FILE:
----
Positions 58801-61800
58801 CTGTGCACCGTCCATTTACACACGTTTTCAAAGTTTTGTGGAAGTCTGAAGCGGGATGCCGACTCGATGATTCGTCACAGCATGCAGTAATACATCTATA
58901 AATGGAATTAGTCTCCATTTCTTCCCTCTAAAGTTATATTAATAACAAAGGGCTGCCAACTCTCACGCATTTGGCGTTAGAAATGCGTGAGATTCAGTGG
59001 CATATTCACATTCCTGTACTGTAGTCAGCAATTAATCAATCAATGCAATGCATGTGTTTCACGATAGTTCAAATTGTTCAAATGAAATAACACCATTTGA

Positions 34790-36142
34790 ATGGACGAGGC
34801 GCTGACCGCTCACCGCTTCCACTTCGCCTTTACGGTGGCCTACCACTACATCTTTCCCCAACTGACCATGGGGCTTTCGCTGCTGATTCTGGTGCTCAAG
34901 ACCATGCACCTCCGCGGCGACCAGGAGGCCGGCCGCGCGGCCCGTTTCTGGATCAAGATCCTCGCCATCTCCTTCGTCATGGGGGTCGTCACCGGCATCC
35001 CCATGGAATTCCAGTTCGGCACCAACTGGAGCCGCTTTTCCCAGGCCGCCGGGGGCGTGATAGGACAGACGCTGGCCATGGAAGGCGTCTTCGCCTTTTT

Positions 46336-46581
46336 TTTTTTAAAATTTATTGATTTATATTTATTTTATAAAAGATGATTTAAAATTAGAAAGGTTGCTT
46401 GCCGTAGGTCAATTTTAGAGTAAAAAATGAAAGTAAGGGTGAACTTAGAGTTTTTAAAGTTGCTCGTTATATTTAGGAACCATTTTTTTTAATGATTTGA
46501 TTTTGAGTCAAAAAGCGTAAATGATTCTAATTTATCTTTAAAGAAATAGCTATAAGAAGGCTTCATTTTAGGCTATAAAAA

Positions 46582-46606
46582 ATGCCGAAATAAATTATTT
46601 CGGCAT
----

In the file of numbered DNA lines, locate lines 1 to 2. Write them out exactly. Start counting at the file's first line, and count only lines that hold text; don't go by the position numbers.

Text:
Positions 58801-61800
58801 CTGTGCACCGTCCATTTACACACGTTTTCAAAGTTTTGTGGAAGTCTGAAGCGGGATGCCGACTCGATGATTCGTCACAGCATGCAGTAATACATCTATA